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FWC Highlights Crane Species, Ways For Public To Coexist

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Marty Folk
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FWC's Flickr

Florida wildlife officials are highlighting sandhill cranes as well as better ways for the public to coexist with the threatened bird species.

Sandhill Cranes can be found all across Florida and South Georgia. It’s easy to spot this about four-foot tall, long-necked, long legged gray species with a patch of red skin on top of its head.

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Credit Carol Lyn Parrish / FWC's Facebook
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FWC's Facebook

Usually found in freshwater marshes, prairies, and pastures, the cranes can also be seen wandering around people’s yards.

While their diet normally includes berries, insects, frogs, and even small birds, sandhill cranes are also partial to food from humans.

And, the Florida Fish and Wildlife Conservation Commission says it’s dangerous to feed them because the bird species can become aggressive and have even attacked kids.

So, the FWC encourages the public not to the feed the sandhill cranes, accept that lawns may be damaged as the cranes dig for food like insects, and properly cover windows and screens that can be attacked by cranes who see their own reflection.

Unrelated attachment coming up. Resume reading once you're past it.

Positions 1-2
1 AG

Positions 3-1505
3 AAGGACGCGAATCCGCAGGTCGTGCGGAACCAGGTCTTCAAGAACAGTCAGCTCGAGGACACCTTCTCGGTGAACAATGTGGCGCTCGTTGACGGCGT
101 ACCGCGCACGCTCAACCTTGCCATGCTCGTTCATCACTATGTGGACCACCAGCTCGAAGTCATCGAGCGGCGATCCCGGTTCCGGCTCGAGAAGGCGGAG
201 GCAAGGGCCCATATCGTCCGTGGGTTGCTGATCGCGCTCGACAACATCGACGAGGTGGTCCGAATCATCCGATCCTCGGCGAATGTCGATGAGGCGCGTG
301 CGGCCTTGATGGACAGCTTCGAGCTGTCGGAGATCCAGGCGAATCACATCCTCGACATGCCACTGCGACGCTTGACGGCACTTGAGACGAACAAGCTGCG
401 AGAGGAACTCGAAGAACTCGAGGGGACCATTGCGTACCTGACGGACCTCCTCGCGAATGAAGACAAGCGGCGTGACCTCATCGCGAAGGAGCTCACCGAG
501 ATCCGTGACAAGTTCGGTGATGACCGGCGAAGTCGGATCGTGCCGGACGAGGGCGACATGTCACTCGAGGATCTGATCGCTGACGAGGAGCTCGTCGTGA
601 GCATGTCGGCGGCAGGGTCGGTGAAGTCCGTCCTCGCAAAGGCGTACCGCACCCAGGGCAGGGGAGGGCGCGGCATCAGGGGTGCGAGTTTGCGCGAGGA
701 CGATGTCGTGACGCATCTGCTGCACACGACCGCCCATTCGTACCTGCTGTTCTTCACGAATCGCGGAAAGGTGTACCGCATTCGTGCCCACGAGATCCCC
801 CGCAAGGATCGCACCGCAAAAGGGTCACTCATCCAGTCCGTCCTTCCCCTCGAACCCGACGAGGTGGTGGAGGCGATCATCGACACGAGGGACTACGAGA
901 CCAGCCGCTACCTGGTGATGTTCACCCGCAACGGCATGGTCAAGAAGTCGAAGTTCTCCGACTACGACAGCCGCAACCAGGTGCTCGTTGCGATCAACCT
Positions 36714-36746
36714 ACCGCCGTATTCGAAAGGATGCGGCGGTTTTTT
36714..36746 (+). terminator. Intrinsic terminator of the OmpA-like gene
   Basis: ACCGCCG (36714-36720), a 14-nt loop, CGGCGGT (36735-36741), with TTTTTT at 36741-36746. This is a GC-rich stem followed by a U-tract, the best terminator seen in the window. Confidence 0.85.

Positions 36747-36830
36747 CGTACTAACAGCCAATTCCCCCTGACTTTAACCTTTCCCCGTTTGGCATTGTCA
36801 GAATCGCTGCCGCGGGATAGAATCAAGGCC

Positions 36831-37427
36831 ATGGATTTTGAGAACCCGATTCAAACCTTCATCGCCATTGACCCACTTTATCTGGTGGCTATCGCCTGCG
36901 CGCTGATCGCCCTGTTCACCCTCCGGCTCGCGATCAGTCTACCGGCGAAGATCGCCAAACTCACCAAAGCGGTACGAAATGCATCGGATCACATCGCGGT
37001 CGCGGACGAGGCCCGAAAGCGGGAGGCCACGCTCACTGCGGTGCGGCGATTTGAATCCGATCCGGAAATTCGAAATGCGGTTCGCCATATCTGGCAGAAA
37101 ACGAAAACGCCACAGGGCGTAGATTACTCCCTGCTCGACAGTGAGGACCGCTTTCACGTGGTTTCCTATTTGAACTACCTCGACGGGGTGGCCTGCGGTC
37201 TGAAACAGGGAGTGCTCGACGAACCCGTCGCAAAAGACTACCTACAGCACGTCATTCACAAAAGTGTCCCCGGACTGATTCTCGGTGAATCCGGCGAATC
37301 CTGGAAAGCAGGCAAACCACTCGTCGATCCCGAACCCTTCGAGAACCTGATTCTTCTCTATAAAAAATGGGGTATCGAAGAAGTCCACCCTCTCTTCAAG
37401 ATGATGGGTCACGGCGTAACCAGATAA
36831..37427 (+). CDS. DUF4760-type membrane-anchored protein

For more news updates, follow Sascha Cordner on Twitter: @SaschaCordner.

Sascha Cordner has more than ten years of public radio experience. It includes working at NPR member station WUFT-FM in Gainesville for several years. She's worked in both radio and TV, serving in various capacities as a reporter, producer and anchor. She's also a graduate of the University of Florida with a bachelor's degree in telecommunications. She is the recipient of 15 awards from the Associated Press, Society of Professional Journalists (SPJ), and Edward R. Murrow. Her award-winning stories include her coverage on the infamous “Dozier School for Boys” and a feature titled "Male Breast Cancer: Lost in the Sea of Pink." Currently, Sascha serves as the host and producer of local and state news content for the afternoon news program "All Things Considered" at WFSU. Sascha primarily covers criminal justice and social services issues. When she's not reporting, Sascha likes catching up on her favorite TV shows, singing and reading. Follow Sascha Cordner on Twitter:@SaschaCordner.